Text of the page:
Madison mayoral candidate Satya Rhodes-Conway raised an important issue in last week’s Downtown Rotary forum, where she appeared with incumbent Mayor Paul Soglin.
“It does not make sense to me that the police department thinks they are not accountable to elected officials,” said the former City Council member who essentially tied with Soglin in the primary and will face off against the incumbent in the April 2 general election.
That was not criticism of police officers or the police chief. Like the mayor, Rhodes-Conway expresses regard for law-enforcement personnel and the challenges they face, arguing: “We (have) asked our police to be mental health officers, addiction counselors and youth workers. I think that's not fair. We need to bring resources to work with the police, people who are trained in all of those things so that they can take some of the burden off of the front-line officers and the officers can actually do the public safety work.”
Rather, what Rhodes-Conway offered was a common-sense observation by someone who has hands-on experience in city government and who has worked for more than a decade with mayors nationwide as the managing director of the Madison-based Mayors Innovation Project.
This points to a broader issue the candidates should be considering: whether Madison's model of resting so much responsibility for public safety agencies with the appointed Police and Fire Commission still makes sense.
As of now, the PFC “appoints the chief of each department; approves or disapproves promotions and supervision of the hiring process, with certification of an eligibility list and approval of those who are finally hired; holds hearings on disciplinary matters brought to its attention either directly or through appeal and imposes discipline if appropriate.”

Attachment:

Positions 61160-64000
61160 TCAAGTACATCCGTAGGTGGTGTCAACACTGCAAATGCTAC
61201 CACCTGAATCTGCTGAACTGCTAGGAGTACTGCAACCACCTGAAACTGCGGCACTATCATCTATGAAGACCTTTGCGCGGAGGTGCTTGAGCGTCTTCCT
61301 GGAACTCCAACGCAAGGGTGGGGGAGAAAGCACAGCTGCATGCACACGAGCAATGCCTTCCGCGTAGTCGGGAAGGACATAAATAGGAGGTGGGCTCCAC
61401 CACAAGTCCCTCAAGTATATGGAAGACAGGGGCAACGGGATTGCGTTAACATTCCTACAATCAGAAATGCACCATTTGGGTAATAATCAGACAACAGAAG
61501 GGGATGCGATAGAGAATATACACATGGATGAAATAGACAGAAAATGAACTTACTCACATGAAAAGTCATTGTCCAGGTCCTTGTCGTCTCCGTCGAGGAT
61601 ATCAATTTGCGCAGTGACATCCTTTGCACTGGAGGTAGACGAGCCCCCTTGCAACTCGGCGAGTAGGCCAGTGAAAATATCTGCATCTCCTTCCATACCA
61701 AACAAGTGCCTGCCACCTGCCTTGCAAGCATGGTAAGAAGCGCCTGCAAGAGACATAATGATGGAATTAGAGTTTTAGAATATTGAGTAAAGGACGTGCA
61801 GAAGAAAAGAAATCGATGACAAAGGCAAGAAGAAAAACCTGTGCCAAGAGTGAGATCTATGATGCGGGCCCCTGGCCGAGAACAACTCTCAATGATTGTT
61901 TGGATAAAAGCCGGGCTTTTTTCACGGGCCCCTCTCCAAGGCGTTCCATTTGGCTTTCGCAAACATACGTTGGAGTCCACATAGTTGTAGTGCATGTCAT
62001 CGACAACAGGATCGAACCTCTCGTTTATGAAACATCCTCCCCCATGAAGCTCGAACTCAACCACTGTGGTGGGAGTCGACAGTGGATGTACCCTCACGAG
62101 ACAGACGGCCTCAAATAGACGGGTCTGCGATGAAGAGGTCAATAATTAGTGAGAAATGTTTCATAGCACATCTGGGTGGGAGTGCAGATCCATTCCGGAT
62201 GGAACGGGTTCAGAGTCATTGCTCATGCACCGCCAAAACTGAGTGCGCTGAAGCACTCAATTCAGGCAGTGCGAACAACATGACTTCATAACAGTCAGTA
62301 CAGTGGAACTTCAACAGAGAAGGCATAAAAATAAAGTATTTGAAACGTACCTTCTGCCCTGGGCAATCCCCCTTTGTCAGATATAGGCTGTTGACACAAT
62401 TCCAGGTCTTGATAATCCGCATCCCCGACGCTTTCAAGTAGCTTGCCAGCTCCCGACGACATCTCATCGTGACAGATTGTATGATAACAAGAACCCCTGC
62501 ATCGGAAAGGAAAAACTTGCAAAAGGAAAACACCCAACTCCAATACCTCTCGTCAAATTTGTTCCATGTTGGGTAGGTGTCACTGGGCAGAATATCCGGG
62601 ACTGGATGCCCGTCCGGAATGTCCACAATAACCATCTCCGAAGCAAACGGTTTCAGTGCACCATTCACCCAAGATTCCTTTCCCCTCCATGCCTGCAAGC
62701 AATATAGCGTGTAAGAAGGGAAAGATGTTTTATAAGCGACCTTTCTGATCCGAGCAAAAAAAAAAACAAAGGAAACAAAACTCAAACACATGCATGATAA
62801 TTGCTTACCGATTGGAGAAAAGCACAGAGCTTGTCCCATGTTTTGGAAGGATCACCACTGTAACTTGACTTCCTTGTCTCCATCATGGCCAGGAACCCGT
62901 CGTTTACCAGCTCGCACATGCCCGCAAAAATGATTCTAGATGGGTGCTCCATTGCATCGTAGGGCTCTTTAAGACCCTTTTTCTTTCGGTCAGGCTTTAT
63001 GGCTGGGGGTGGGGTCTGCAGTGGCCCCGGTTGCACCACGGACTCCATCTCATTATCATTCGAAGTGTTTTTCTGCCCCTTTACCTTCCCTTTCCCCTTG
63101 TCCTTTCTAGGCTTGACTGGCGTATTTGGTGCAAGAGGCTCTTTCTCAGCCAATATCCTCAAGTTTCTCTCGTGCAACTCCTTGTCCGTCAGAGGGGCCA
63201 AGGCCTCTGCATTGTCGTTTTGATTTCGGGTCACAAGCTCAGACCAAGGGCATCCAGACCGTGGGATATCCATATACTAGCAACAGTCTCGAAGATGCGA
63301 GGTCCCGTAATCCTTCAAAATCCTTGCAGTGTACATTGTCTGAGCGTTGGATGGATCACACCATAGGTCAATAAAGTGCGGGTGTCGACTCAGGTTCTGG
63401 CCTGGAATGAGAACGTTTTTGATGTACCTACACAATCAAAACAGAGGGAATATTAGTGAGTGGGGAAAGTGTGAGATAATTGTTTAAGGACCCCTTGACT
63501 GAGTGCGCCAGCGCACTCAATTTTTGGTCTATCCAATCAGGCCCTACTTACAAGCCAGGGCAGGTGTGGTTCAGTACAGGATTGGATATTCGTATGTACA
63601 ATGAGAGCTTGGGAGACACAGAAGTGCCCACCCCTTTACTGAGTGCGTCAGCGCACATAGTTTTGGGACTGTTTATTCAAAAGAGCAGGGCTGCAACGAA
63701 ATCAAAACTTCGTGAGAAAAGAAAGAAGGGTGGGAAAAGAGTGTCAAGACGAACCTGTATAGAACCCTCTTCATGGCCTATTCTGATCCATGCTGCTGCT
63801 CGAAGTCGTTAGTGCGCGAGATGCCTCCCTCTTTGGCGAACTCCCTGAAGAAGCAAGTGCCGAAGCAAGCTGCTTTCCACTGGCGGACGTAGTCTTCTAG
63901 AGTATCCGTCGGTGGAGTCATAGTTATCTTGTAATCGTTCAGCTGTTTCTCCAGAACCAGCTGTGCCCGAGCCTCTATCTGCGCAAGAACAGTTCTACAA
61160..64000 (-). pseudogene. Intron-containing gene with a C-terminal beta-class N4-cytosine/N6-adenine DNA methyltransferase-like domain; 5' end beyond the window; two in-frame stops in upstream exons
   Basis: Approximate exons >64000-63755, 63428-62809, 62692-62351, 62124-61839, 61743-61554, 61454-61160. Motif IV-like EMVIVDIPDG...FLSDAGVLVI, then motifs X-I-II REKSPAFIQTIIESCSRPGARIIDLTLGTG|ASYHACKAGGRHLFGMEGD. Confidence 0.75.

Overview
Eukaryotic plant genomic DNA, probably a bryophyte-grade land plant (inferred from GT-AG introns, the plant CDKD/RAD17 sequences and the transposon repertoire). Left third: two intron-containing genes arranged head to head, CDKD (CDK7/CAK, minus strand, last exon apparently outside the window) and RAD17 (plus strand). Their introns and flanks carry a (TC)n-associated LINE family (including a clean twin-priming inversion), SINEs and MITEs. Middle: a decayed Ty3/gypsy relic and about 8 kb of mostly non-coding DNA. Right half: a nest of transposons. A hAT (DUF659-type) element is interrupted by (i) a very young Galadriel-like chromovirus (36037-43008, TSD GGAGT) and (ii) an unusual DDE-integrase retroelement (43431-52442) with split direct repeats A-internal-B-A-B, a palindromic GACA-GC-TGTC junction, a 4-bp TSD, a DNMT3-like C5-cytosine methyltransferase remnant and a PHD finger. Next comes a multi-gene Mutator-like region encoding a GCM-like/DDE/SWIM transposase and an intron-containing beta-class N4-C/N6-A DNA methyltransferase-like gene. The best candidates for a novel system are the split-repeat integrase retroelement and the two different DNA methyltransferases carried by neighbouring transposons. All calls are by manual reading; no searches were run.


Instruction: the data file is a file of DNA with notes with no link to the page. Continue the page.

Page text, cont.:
The 2017 Madison Police Department Policy and Procedure Review noted: “Once selected, the PFC statute requires a finding of ‘just cause’ for the PFC to remove a Chief of Police, essentially resulting in a situation where a Chief enjoys the possibility of life tenure provided he or she does not commit a significant transgression. This paradigm is again relatively unique to Wisconsin; in most jurisdictions, the Chief serves at the pleasure of a Chief Administrator or City elected officials, and some have a fixed term of years.”
Many able and honorable Madisonians have served on the PFC, and continue to do so. But there's a debate to be had about whether the fairly unique model that exists in Madison is the right one for the future.
The 2017 policy and procedure review recommended a number of steps that might be taken to increase accountability and transparency. But a deeper debate is called for about whether more oversight responsibility should be shifted to elected officials, including the mayor and members of the council? Or, perhaps, about whether PFC members might be elected, rather than appointed?
Democracy, transparency and accountability build trust in all public agencies. That trust benefits police officers and the other public servants who make significant sacrifices on behalf of citizens and the community. Rhodes-Conway is right to raise this issue, and she and Soglin would do well to discuss it more thoroughly as the mayoral race enters its final weeks.
John Nichols is associate editor of The Capital Times. firstname.lastname@example.org and @NicholsUprising.
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